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Re: indicator lights

Post by rshayes » Sat Jan 14, 2006 2:46 am

I would consider using a current transformer with an indicator light. A pilot lamp, such as the #47, is rated at 6 volts and 150 milliamps. With a 1:100 ratio current transformer a primary current of 15 amps would light the bulb to full brilliance. The primary voltage drop would be about 60 millivolts.

A common method of construction for a current transformer is to wind the secondary turns on a toroid form, usually a tape wound core. A large hole is left in the center, and the primary consists of a single turn of wire passing through the center. This has the advantage that the insulation does not have to be removed from the primary wire.

The core does not have to be a toroid. An E-I core could also be used with one turn of wire looped around the center leg as the primary.

A current transformer should not be operated with an open circuit in the secondary circuit. The voltage can easily rise to levels sufficient to break down the transformer insulation. Since incandescent lamps tend to fail as an open circuit, I would place a pair of zener diodes in a back-to-back connection across the indicator lamp. This would limit the voltage if the lamp burns out.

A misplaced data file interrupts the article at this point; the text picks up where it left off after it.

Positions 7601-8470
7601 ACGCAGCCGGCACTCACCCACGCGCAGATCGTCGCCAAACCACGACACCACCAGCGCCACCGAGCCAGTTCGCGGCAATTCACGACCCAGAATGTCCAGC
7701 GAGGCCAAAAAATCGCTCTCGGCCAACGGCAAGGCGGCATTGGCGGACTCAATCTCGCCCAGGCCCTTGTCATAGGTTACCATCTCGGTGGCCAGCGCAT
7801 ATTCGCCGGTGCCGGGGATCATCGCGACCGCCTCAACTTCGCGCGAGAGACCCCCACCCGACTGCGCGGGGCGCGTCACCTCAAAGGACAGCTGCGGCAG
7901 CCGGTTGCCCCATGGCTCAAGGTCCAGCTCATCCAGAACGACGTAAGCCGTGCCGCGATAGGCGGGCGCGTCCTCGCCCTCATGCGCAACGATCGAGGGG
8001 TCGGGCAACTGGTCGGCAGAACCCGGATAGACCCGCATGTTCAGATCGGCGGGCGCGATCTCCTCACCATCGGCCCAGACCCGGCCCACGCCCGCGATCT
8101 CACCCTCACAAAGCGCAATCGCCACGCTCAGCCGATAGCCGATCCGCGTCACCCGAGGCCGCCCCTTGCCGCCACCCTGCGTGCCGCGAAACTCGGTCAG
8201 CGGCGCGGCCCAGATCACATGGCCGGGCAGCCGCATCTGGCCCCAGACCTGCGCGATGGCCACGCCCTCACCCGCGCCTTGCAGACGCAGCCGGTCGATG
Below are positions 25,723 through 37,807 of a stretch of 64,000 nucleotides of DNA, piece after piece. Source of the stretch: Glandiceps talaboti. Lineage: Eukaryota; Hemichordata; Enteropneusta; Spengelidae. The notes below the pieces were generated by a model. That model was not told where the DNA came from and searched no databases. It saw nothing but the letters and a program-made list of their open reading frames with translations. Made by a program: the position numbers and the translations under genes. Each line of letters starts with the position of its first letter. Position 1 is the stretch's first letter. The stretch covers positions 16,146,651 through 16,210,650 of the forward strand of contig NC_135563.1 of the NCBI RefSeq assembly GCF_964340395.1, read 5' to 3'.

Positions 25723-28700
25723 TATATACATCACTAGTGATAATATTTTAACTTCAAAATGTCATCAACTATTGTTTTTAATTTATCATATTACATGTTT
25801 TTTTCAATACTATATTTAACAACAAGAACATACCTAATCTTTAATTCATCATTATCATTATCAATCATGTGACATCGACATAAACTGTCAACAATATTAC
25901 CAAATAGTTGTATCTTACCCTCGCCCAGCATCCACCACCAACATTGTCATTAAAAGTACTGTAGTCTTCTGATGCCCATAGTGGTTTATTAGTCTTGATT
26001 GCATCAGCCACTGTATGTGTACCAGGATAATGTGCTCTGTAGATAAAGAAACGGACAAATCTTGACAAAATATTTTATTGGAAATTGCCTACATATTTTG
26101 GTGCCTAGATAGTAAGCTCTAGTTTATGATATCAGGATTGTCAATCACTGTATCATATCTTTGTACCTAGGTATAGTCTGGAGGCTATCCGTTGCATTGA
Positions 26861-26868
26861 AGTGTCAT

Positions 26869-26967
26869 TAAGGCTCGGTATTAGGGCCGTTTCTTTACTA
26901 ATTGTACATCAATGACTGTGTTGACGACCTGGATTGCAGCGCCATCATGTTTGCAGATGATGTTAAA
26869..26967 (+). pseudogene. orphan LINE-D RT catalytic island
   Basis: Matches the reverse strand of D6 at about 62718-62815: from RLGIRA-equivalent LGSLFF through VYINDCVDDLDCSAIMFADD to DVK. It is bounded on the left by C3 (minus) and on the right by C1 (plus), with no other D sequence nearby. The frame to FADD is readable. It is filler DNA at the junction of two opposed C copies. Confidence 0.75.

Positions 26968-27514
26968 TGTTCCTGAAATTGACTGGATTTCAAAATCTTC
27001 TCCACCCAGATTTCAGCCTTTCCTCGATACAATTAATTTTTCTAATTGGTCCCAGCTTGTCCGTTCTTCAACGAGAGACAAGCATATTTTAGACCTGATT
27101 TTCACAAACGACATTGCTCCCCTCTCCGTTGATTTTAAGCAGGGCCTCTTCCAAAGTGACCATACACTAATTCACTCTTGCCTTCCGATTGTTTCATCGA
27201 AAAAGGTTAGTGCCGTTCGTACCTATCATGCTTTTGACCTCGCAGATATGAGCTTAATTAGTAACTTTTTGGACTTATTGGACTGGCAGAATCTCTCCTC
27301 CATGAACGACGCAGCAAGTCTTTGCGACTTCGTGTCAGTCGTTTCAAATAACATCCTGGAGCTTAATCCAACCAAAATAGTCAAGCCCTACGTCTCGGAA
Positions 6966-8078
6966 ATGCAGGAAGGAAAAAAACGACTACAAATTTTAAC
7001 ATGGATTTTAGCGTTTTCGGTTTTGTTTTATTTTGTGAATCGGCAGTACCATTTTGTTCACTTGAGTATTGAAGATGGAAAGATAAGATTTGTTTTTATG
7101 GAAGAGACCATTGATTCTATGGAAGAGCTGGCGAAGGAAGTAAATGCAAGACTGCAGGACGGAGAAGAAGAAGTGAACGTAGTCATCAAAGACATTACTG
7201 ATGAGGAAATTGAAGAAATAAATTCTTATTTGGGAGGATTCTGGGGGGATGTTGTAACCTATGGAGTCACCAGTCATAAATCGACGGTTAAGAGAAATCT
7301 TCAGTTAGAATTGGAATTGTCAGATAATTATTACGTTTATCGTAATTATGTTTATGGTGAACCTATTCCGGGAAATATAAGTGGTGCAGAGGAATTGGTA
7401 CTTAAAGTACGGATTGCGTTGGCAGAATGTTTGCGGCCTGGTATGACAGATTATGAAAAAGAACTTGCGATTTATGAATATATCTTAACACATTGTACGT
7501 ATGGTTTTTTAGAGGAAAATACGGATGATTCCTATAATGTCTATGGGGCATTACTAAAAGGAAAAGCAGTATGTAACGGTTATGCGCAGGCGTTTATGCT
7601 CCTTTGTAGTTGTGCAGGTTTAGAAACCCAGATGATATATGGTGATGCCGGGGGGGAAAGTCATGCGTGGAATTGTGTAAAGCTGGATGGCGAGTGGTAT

<small>[ January 14, 2006, 08:37 AM: Message edited by: stephen ]</small>

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Re: indicator lights

Post by jimandy » Sat Jan 14, 2006 10:32 am

I might be missing something, but on Stephen's idea, I'm thinking you would not know if the element had gone bad if the t'stat was on but the element burned out (no current flow) because you would have the same indication (no current) when the thermostat was off when the water is at temperature. Edd's idea seems to have merit if, when the t'stat was on, the neon light was dark because the voltage drop across the element was not enough to fire the lamp. (At least I think that's the idea).

My question regarding the cycling on/off had to do with the notion that there may be some heaters that don't cycle but have a current varying circuit driven by a thermistor, although I don't know of such.

<small>[ January 14, 2006, 12:23 PM: Message edited by: jimandy ]</small>